Sorry, I missed this before... No, we don't know that. There is a portion of the battery pack that is held in reserve. Most refer to this as 'anti-bricking' or 'protection' space. The exact amount that is held back may vary from one capacity of battery pack to the next and is determined internally by Tesla Motors. I typically presume that around 10% of each battery cell is always empty, though some presume it may be as small as 5%. I also figure that EPA testing seems to achieve around 90% the range that someone might otherwise expect to be possible. With that in mind, I do range calculations as if a 90 kWh capacity only has ~72.9 kWh of usable charging space. That is probably a low estimate, but definitely keeps the results within the realm of possibility.

This is why I believe that Model ☰ should have no less than a 60 kWh battery pack capacity. It will have to be extremely efficient to make the stated range of 215 miles or more using a 55 kWh or 50 kWh battery pack. That is certainly possible, but perhaps not with the expected Performance parameters.

60.0 ___ 54.0 ___ 48.6 ___ 226 Wh/mile
55.0 ___ 49.5 ___ 44.6 ___ 207 Wh/mile
50.0 ___ 45.0 ___ 40.5 ___ 188 Wh/mile

Drdpharris | 26. Mai 2016

@Red Sage us ca --- Yes, lots of doubtful stuff. However, this was a report from a conversation with Tesla’s Vice-President of Investor Relations, Jeff Evanson, and it has been repeated

Marcohanna94 | 26. Mai 2016

Well, yes. There is definitely some speculation in my analysis. Though, I think TeslaTap hit the nail on the head about ease of manufacturing. I really think they are going to downscale and focus on the little things that add up to good range. Adding a more dense and larger battery adds weight and you start meeting the law of diminishing return.

The base will be small. Less than or equal to 60 kWH small. And there will probably be one upgraded battery, but I just don't see technology advancing that quickly between now and final design off. Remember, any production is signed off on well before the scheduled date of actual production. In Tesla's Q1 call he mentioned the final engineering sign off was 6-8 weeks from the from the first week of May. That's end of June which is a month away.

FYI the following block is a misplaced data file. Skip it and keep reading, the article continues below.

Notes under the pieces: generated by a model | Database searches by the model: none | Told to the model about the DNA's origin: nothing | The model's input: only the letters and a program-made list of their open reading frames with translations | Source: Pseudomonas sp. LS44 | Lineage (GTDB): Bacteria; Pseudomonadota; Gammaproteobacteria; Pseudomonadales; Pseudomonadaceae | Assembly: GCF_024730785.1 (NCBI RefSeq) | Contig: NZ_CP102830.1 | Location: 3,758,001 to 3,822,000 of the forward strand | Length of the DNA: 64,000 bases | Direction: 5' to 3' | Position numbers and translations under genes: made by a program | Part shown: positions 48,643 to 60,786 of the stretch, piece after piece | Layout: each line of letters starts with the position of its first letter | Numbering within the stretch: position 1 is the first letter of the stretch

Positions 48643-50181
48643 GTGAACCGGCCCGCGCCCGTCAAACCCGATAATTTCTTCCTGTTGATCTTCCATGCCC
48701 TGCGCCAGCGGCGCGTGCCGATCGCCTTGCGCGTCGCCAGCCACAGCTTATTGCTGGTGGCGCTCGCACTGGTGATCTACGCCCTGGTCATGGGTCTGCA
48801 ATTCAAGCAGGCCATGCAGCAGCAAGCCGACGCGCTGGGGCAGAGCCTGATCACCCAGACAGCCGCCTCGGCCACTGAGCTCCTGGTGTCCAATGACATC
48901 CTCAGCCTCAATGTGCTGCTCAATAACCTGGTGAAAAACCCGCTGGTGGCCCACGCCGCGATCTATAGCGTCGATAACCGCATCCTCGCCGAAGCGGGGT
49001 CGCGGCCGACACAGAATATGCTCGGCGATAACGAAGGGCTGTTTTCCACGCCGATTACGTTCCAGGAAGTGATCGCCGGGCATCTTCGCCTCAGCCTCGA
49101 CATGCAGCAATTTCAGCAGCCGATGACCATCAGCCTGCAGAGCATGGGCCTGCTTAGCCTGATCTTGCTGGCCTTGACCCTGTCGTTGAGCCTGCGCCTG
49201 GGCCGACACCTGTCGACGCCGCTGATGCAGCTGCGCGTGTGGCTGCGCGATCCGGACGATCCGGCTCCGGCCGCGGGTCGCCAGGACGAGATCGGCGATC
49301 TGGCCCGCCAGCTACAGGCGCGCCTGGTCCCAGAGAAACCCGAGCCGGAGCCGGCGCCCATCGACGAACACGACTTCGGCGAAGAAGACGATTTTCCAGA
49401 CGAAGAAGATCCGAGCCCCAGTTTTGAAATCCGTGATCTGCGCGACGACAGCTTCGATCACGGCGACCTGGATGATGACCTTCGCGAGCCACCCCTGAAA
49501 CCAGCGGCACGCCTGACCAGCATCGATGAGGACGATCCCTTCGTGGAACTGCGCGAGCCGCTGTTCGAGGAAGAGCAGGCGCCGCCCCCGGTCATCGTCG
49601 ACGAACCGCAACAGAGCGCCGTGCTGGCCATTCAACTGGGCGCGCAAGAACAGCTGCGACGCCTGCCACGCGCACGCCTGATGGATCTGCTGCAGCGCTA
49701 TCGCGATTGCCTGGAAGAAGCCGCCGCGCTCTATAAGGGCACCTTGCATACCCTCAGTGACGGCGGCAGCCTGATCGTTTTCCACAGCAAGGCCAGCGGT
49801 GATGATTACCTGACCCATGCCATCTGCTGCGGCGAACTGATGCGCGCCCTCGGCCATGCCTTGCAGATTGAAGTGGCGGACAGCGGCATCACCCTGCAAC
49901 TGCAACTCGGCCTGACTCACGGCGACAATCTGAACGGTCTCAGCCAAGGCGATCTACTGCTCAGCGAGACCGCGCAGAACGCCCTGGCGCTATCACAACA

Any changes made after that will be extremely difficult and super costly because after the sign off, their suppliers are going to begin producing the parts. Again, Tesla's aim is not to make a 300 mile ranged super electric vehicle. Their aim is to make 100K Model 3s with at least 215 miles of range in 2017, and make 500K Tesla vehicles in 2018, with about 350-400K of them being Model 3. Complexity - Model X 18 month delay.

Trust me, I would love a 300 mile Model 3. I really wish they would make it, but I have a very hard time believing it's going to happen. I honestly think, from an engineering perspective, the final design and components are going to be final next month. Which means, Tesla is not going to bet that new battery technologies are going to advance that much between now and launch. That is why they said 215 miles per charge (that's what possible now) with the battery size on the base model. "Hope to exceed them" means, between the debut and final sign off, they may be able to increase range with a few minor tweaks... But not a major redesign of the battery.

I don't mean to sound like I'm raining on anyone. I am just attempting to keep my sensible hat on.

Marcohanna94 | 26. Mai 2016

The most probable is a 55 kWH and a 70-75 kWH. Anything more will be a welcome surprise. They may even have a 65kWH instead of the 70-75. Anything above that is going to be crazy to make possible given the time and resources.

Red Sage ca us | 26. Mai 2016

Drdpharris: It's just that I am reminded of 'a Tesla Spokesperson' who remained unnamed who was quoted/paraphrased as saying the Model X would have a towing capacity of 'almost 10,000 lbs' by similar sources... but the car actually had only a 5,000 lbs towing capacity upon its release. So, just in case things are wrong, I prefer them to be firmly wrong from the horse's mouth, rather than a paraphrase of an overheard conversation.

Even with a rather minimal buffer for reserve/protection, the Model ☰ will have to be incredibly efficient in practice when using smaller battery packs:

100% __ 95.0% _ 90.3%
60.0 ___ 57.0 ___ 51.3 ___ 239 Wh/mile
55.0 ___ 52.3 ___ 49.6 ___ 231 Wh/mile
50.0 ___ 47.5 ___ 45.1 ___ 210 Wh/mile

I believe most Model S drivers claim between 280 Wh/mile and 330 Wh/mile lifetime averages. Comparatively speaking, being under 240 Wh/mile across the board would be awesome. But I want the Model ☰ to drive like a Tesla, not a Toyota.